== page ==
[ RadSafe ] [NucNews] Which nuclear technology has future?
gstanford at aya.yale.edu
Mon Jul 2 00:13:19 CDT 2012
Dear Dr. Parthasarathy:
Thanks for your note. It raises some interesting thoughts. I
intersperse some comments below.
At 10:06 PM 7/1/2012, parthasarathy k s wrote:
>Dear Dr Stanford,
>Who will spend money for the developmental efforts? Uranium is
>cheaply available. LWR is not certainly the best; but it is readily
>available. Funding for R & D on newer technologies will have to come
>from the Government. I recall your comments that IFR technology is
>more completely developed compared to the breeders.
GSS: (a) Actually, the IFR IS a breeder -- or else a net burner of
Pu, or an "isobreeder," depending on its loading.
(b) LWRs and IFRs are not competitors, since the IFR runs very nicely
and synergistically at the back end of the LWR cycle. As you say, the
LWR is not now threatened with a uranium shortage -- although uranium
mining is arousing growing opposition from environmentalists. Its
main problems are the accumulation of (4%-5%) used fuel and its
plutonium, and the growing need for enrichment capacity with the
concomitant proliferation worries.
(c) Funding for developmental efforts? The IFR development was
almost complete when it was terminated (in 1994) for non-technical
offer to finance the finishing touches was rejected by the US government.
(d) For a possible source of non-governmental funding, see the
recent story from the UK at <http://snipurl.com/245oafp> (note that
the PRISM is an IFR).
>My friends who are deeply involved in Fast Breeder Reactor
>development (500 MWe capacity) tell me that they will be able to
>sell electricity at a cost comparable to that from Indian PHWRS. In
>India, price of power is by law administered by the Central
>Government. In the case of nuclear power the Atomic Energy Act 1962
>gives Central Government an enabling provision to decide power
>tariff. So talking about the cost of power in India is only an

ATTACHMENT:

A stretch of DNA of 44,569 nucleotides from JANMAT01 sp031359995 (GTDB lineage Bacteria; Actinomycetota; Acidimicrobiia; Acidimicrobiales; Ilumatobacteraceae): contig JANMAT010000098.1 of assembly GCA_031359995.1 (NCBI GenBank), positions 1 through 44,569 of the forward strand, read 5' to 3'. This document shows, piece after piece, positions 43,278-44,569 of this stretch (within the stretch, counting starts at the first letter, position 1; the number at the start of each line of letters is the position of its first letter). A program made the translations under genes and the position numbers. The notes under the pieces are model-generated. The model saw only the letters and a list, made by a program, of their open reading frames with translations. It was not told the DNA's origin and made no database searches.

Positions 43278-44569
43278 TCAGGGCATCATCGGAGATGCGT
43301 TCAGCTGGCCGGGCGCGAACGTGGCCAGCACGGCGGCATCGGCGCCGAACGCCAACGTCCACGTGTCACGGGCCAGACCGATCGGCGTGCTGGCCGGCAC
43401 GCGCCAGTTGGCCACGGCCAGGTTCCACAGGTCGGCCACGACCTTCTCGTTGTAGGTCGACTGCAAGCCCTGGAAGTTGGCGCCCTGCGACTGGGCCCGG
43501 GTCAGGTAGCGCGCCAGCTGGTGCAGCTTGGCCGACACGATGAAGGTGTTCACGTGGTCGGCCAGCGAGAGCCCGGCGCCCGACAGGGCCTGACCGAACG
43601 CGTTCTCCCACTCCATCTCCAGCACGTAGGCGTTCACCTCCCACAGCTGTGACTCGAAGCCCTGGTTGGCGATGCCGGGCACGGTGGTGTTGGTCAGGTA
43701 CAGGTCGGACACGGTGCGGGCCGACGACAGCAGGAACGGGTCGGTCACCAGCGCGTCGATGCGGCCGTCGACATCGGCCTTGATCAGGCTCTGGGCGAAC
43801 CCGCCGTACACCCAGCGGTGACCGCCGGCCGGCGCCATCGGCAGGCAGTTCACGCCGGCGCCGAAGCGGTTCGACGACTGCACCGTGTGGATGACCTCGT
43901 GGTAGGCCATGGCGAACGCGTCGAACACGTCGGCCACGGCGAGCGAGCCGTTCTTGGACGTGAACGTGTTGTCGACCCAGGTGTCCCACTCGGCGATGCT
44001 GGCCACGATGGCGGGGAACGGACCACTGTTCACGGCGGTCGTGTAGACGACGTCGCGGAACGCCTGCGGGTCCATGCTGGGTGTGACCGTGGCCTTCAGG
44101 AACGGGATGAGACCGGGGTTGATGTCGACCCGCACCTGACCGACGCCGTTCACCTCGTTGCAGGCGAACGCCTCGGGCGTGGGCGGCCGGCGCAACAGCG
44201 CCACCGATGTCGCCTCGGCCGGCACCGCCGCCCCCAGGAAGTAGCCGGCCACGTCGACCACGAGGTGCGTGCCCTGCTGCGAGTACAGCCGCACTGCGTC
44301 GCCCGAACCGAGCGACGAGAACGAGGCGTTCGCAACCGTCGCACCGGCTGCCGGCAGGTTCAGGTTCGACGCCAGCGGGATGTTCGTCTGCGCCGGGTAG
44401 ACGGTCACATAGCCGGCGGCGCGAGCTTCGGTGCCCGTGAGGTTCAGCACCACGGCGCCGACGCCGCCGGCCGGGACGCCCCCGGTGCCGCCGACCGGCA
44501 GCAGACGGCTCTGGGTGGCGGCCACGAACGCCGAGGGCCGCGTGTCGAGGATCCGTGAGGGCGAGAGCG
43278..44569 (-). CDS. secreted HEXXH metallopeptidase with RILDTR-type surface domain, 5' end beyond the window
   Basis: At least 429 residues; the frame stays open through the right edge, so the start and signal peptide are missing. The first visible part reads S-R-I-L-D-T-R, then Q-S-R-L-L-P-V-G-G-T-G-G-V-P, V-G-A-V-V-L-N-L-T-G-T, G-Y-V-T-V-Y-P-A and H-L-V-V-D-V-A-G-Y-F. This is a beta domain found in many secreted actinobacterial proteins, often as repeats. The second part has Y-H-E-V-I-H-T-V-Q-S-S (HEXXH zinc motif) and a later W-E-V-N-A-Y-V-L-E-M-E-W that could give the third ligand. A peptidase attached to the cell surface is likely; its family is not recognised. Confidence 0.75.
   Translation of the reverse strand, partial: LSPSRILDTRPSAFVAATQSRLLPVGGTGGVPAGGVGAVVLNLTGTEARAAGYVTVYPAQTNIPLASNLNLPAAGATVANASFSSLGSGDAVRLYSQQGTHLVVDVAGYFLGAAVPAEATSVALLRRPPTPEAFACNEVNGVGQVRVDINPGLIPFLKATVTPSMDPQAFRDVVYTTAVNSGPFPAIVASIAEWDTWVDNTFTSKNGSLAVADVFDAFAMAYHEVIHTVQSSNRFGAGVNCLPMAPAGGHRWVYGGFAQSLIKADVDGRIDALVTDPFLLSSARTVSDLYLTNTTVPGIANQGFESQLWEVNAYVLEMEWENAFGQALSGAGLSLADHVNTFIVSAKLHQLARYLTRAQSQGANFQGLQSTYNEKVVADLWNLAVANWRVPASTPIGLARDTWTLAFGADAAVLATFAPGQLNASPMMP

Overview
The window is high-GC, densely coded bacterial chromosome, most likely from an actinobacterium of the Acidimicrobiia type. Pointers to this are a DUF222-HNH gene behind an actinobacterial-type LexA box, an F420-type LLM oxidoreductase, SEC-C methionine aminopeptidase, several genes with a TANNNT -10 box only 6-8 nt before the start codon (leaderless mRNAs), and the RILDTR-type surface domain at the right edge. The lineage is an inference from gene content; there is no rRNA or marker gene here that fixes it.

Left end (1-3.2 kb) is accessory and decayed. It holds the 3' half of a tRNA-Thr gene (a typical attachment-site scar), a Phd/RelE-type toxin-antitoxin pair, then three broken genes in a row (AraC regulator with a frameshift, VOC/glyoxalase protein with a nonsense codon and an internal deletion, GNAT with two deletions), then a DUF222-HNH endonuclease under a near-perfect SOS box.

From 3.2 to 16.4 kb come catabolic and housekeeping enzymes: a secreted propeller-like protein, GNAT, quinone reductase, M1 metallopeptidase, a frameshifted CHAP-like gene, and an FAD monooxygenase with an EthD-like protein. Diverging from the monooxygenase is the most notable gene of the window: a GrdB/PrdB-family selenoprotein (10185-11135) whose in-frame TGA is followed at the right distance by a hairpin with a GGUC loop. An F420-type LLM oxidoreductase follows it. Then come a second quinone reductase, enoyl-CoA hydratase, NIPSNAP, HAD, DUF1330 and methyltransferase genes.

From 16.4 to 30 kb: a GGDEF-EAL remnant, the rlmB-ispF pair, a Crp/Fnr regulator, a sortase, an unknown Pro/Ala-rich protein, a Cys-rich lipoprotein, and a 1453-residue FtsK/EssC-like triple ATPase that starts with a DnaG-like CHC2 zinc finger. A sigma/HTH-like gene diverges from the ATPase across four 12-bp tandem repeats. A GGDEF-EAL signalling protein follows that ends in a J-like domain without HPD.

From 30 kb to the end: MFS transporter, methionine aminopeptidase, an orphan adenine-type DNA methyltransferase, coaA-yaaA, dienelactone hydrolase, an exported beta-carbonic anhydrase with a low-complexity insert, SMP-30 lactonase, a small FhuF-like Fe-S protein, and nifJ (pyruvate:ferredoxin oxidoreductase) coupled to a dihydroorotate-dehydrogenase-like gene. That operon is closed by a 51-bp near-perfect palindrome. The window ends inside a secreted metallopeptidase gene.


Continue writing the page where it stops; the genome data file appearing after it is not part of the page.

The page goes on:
GSS: (a) If you quiz your friends further, I think you will find
that they see metal-fueled fast reactors (perhaps IFRs) in India's future.
(b) The General Electric Company (actually GEH -- GE-Hitachi) agrees
that IFRs (PRISMs) can compete successfully in the market (even
without a carbon tax), once the licensing pains and the
first-of-a-kind expenses are behind them.
>Will there ever be a breakthrough in technology which may lead to
>power too cheap to meter? It happened in communication technology.
>In the 70s those who do not have a telephone in India will have to
>book a call at a telephone exchange to talk to another subscriber a
>few hundred miles away and wait for his turn. Now there is an
>explosive growth in mobile phone technology. Fifty years ago we did
>not think that we would be able to carry a telephone exchange in our
>pocket.Telephone service between India and USA has almost become too
>cheap to meter!
>Can we expect similar developments in energy production?
GSS: Yes (in my opinion). IFRs extract more than 100 times as much
energy from the uranium ore as LWRs do. "Too cheap to meter," of
course, does not mean "free." Like your telephone example, what it
means is that the fuel will be so cheap that the fixed infrastructure
costs overwhelmingly dominate the calculation, and the cost of
installing and reading meters will not be justified. The customer's
power bill will depend only on the capacity of his
connection. Matter of fact, the keepers of LWR spent fuel will
probably be willing to pay to have the stuff taken off their hands,
and the raw-material cost for IFR fuel will be negative.
From: George Stanford <gstanford at aya.yale.edu>
To: The International Radiation Protection (Health Physics) Mailing
List <radsafe at health.phys.iit.edu>
Sent: Sunday, 1 July 2012, 19:10
Subject: Re: [ RadSafe ] [NucNews] Forest Service Approves Grand
Canyon Uranium Mine Despite 26-year-old Environmental Review
Actually, guys, we could indeed "mine" the DU that we've
already accumulated, as Peter suggests, and we probably will (but it
will take a while to get going). Using the plutonium from used LWR
fuel as the essential catalyst to get started, fast reactors such as
the IFR and its ilk (PRISM, TWR, 4S, etc) can power the world for
centuries on the uranium that's already been mined -- and with no
more uranium enrichment needed, ever.
At 08:17 PM 7/1/2012, Maury wrote:
We need also advocate the early cessation of automobile production ....
On 7/1/2012 8:51 PM, Peter G Cohen wrote:
The continued mining of uranium is a symptom of the profound sickness
of our government and the corporations it serves, well demonstrated
by our preference for death over life. All mining should be stopped
worldwide. We can mine the huge deposits of DU on the premises of
every nuclear plant.
By continuing to mine, we are saying that money is more important
than life, that we don't care about God's Creation, that our own
lives are expendable in the pursuit of money. We prostrate ourselves
before the Golden Calf!
We must DO something! --Peter G Cohen
On Jun 26, 2012, at 11:00 PM, Ellen Thomas wrote:
*Forest Service Approves Grand Canyon Uranium Mine Despite
26-year-old Environmental Review*
June 26, 2012, by the Center for Biological Diversity
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